Skip to main content

A new search engine designed by Memorial University is aiming to make it easier for Joe Public to tap the know-how of the ivory tower.

Called Yaffle , after the Newfoundland term for an armload of fish or sticks, it offers an armload of knowledge. Think of it as an online dating service for the academic set, matching research needs with expertise.

As governments pour millions into research, universities are under increasing pressure to make their findings available to the folks who are footing the bill and to unleash their academic smarts on problems in the community. Such demand for knowledge-sharing is spawning new efforts to decipher academic material and place it in the hands of people who can put it to work.

Story continues below advertisement

"Our sole purpose in life is to make connections," said Memorial's David Yetman, who got the Yaffle project up and running earlier this year. "A lot of people are saying we give you all this money, what are you really doing that benefits our society?" The new website allows anyone to search for the university's latest findings on a given topic and to post a call for research help. So far, the site has fostered an oral history project, led foreign graduate students to Memorial and prompted several inquiries from governments and industry for joint projects.

"If you think about it on a world level, Yaffle has just amazing potential," Mr. Yetman says. "Imagine 5,000 universities using Yaffle and when you do a search on Arctic sovereignty you get 10,000 hits."

Not all knowledge-sharing efforts have such large horizons. Toronto's York University has tapped poet Jason Guriel to decode the sometimes dense writing of academic work and create plain language summaries, also available online.

"It's a strange role for a poet," says Mr. Guriel, a graduate student at York who was placed in his post as a research assistant. "At first it was an experiment. Now it has really found its footing."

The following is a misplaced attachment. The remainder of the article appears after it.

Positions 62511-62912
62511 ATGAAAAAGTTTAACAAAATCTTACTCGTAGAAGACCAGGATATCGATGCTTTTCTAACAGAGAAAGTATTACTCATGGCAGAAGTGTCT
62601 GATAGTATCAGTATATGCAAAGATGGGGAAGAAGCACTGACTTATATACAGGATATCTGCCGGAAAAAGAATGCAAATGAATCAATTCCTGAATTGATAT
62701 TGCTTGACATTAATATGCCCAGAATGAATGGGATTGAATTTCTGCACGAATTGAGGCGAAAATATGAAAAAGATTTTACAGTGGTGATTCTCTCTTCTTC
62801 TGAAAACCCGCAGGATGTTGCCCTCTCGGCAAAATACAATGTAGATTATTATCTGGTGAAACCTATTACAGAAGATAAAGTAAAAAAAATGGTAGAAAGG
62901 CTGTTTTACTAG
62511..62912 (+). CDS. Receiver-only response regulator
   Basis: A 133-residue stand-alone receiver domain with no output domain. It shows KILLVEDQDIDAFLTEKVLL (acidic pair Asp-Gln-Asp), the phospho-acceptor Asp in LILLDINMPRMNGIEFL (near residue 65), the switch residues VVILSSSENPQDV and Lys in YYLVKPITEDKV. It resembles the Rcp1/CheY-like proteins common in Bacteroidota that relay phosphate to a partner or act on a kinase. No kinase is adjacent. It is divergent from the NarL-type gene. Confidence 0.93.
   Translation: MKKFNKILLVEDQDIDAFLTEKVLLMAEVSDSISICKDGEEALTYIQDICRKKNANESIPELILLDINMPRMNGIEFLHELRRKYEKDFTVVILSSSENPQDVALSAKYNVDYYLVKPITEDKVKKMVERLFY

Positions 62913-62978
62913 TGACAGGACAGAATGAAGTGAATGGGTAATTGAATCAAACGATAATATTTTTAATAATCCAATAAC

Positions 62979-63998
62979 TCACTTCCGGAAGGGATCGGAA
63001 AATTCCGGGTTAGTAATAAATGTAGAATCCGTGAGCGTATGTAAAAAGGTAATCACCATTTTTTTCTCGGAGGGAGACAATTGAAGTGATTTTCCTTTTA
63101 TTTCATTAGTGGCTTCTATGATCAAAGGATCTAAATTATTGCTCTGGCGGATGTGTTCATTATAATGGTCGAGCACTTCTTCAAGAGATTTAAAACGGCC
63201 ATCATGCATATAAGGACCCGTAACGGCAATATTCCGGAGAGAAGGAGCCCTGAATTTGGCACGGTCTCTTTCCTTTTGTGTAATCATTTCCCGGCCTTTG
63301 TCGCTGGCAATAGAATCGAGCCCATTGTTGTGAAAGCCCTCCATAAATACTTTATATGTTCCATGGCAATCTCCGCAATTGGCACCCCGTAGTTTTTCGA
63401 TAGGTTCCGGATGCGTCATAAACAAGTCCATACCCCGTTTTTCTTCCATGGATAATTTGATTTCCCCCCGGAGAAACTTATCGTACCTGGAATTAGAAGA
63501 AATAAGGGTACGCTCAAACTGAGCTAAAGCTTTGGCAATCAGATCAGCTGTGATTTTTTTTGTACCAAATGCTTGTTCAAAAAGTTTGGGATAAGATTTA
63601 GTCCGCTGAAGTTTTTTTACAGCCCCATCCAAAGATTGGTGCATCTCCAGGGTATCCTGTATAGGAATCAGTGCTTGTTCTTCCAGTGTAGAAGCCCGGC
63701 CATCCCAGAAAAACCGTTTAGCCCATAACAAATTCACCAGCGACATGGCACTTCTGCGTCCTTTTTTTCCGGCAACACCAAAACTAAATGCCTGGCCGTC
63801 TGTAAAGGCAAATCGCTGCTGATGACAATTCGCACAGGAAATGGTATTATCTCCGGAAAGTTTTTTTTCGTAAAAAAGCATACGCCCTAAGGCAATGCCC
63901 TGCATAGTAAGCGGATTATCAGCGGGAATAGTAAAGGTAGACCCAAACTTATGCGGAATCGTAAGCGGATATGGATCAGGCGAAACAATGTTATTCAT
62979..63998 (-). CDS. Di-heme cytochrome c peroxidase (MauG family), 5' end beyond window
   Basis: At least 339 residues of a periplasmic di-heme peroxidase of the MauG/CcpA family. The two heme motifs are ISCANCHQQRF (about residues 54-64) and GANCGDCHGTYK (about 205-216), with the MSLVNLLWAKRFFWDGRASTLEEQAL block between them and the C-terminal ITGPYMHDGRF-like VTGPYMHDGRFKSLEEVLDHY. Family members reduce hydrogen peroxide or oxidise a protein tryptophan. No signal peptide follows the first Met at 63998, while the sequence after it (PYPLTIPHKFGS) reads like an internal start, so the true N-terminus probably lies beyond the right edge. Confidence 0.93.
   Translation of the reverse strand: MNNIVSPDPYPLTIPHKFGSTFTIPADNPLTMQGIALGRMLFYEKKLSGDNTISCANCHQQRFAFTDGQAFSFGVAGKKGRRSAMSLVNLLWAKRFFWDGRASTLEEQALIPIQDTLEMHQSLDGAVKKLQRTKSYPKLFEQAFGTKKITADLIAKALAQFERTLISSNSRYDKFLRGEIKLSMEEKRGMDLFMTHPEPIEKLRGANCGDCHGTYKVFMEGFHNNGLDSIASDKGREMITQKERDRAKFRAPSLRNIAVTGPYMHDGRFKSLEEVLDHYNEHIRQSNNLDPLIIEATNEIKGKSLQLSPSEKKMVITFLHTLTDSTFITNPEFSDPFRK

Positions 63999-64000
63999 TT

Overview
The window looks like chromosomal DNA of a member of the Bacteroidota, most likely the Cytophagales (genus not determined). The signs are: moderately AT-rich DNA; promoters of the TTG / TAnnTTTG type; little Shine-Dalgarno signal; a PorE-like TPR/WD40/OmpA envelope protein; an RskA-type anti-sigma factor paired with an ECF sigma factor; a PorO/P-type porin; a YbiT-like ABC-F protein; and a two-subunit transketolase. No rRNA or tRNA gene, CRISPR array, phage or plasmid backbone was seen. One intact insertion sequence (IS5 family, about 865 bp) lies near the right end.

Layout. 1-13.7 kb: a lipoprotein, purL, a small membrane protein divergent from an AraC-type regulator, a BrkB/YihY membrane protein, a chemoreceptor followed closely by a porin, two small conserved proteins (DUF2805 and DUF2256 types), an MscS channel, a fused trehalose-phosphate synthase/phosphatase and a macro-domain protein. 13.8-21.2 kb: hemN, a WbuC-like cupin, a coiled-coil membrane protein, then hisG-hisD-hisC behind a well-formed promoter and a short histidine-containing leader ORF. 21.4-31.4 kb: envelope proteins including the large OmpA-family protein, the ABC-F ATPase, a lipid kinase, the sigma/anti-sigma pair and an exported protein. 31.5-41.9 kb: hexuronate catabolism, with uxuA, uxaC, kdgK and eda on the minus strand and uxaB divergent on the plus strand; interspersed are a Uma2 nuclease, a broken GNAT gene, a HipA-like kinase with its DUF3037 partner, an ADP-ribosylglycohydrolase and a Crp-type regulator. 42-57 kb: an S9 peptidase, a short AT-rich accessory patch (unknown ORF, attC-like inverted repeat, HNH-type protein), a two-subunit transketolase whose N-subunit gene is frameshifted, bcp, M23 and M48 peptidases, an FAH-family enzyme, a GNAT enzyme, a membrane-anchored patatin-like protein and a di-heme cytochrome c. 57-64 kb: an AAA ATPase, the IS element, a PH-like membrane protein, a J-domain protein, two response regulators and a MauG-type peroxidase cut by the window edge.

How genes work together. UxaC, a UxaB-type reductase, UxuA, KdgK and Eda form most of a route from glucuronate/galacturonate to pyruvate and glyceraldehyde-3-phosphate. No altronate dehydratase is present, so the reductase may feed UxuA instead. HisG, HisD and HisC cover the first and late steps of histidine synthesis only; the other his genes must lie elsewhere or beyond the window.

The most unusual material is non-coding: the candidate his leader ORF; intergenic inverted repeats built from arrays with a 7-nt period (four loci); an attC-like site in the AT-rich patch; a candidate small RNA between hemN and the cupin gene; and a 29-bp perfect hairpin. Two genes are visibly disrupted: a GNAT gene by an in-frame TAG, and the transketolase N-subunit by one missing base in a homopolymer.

David Phipps, director of the York project, which is available on the university's research impacts website, says the two-page snapshots are designed as a kind of calling card to highlight research expertise. They are a way, he says, to let decision makers know who to go to for help in specific policy areas, much the same way as Yaffle works as a research matchmaker. "I don't see any reason why these two pieces couldn't work together," he says.

York's president Mamdouh Shoukri says academics have always shared their knowledge through scholarly journals and the classroom, but there is growing pressure to make sure research is not "kept on the shelf."

"We are not going to be competitive as a society unless our knowledge is put to use," he says. "We need to translate it in a way that the average person can use it."

Story continues below advertisement

Convincing faculty to look beyond the lecture hall and the library is not always straightforward. Academic success - and tenure - is based primarily on published research, not public works, making participation in such projects entirely voluntary.